<b> "The Greater Fortune"|
The man lay upon the warm bed secluded deeply within the House of Healing -- a room twice removed from the nearest window and black as pitch save for the light of a single candle. He lay there for several weeks now, and while the faint scent of smoke from that candle comforted him he found the darkness offered him little respite. Shadows dancing on the walls teased his aching mind which longed desperately for colors beyond golden candlelight and shadow. He longed for a day in the sun or a night under the full moon where he just might catch a glimpse of something beyond stone walls. The colorfully-dressed shaman only visited him once a day.
He liked the shaman. The elderly lady held a sympathetic smile whenever she entered the room, but unbeknownst to her he'd caught the worried grimace that claimed her face whenever she left. She'd thought the candle's dimness hid her dismay, and it had; however, his eyes had adjusted well enough that he could read her body language. A person carried oneself differently in high spirits -- feigned or otherwise -- than when admitting defeat. He hated that he had no hope in his ongoing battle, but he also felt sympathy for his healer's helplessness. A patient feeling sympathy for his healer? How... odd.
Lately, the shaman had taken to asking him questions. He'd told her the truth, that he and his friends formed a treasure hunting party in order to recover a lost artifact of great value. He spoke of the ancient temple far north of Buya without hiding his regret. His own desires compelled him, and although his friends needed little convincing he felt responsible for their fates.
One by one, his friends had fallen to traps within the temple. In the end, he alone had claimed the relic only to find that upon it lay a very potent curse which had plunged him into darkness for as long as he'd live. No amount of wealth would have brought him solace from that punishment.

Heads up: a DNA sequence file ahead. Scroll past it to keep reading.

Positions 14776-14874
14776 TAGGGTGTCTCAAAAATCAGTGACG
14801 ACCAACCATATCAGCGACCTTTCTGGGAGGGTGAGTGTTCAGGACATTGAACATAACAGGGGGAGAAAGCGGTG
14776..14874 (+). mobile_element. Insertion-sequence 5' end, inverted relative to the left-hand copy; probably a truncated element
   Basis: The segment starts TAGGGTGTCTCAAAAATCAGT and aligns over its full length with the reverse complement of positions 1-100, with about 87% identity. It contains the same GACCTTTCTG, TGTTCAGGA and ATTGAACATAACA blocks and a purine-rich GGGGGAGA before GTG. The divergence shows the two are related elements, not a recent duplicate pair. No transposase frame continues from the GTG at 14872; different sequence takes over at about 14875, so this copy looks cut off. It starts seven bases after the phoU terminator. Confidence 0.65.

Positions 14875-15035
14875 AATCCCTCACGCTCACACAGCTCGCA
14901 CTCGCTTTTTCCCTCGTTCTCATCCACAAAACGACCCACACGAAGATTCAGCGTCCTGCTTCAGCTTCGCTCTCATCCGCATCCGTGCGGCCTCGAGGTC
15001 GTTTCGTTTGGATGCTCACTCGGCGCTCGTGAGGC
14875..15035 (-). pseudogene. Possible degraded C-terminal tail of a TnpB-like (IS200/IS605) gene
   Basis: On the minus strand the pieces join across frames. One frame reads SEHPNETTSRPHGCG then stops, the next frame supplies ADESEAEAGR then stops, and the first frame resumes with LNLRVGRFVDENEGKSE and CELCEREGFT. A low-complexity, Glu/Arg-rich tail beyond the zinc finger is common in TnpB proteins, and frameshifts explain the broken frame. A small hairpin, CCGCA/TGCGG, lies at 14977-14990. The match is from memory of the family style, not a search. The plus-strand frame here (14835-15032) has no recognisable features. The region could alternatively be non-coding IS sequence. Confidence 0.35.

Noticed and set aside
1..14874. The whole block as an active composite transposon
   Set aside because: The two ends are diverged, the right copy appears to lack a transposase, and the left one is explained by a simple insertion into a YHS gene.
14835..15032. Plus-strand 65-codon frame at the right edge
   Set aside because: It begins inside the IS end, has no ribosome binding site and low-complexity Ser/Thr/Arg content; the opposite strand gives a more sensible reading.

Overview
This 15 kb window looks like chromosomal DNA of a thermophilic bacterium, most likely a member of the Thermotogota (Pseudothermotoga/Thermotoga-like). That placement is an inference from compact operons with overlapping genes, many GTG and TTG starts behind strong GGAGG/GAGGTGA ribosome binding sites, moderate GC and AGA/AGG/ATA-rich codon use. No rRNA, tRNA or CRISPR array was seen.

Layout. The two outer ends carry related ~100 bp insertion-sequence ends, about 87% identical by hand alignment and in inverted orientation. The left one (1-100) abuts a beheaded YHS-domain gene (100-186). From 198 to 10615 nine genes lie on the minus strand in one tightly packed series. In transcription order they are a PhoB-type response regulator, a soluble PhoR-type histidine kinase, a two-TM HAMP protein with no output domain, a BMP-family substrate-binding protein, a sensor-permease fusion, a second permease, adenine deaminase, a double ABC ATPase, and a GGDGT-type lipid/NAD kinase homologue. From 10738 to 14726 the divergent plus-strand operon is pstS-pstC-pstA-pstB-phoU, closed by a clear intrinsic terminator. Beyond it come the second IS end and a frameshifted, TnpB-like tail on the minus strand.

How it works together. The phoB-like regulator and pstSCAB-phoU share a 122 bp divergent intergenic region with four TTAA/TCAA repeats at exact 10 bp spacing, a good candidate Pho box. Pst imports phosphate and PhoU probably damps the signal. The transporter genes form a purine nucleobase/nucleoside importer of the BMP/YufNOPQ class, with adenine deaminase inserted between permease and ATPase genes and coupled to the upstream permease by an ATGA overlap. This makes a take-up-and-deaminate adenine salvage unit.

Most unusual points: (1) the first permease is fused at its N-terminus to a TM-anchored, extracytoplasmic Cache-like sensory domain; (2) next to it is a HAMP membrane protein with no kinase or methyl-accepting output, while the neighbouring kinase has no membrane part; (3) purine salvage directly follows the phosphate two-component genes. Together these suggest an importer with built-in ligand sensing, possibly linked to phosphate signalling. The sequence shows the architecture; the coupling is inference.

Any light that graced his skin caused him great pain, and it brought little relief when he had discovered he could tolerate that blasted candle. The moon's light had seared badly him upon exiting the temple. When another adventurer finally discovered him, transportation to the nearest House of Healing had very nearly killed him.
As if to compound his woes, the candle finally drowned within its own molten wax. Now in complete darkness, his heart pounded madly against his sternum. He carefully peeled the light sheet from what remained of his skin and stood from his bed. He could bear it no longer. No matter the price, he must free himself from this prison!
* * *
From her chair the shaman stared in shock as the door to her former study-turned-Sanctuary opened. She immediately snuffed out each of her candles save one and turned to face that door. "You fool! What are you doing?!" she hissed harshly, cursing as she stumbled over her own chair in an effort to reach her patient.
"Is it daytime?" he asked, deathly fatigued. "Please, I must see the sun one last time."
She sighed and acquiesced, "Indeed it is, friend. Indeed, it is." She helped him amble weakly across her abode and into the one room which had windows, although she'd kept them shuttered. They paused at the door, however, and she asked, "May I at least give you something for the pain?"
"No," the man answered, "I survived the temple at the cost of my friends. Only death relieved their pain. So shall it be for me."
Defeated, she opened the door and together they strode into the midday sunlight. The man screamed in agony after the barest moment, startling the shaman enough that she let him go. As he fell, the man's body crumbled to dust beneath the sun. Before the wind carried the last of the dust away, she collected a small bit of it by which to remember her most unfortunate patient.
Sometimes, those who *don't* survive a treasure hunt have the greater fortune.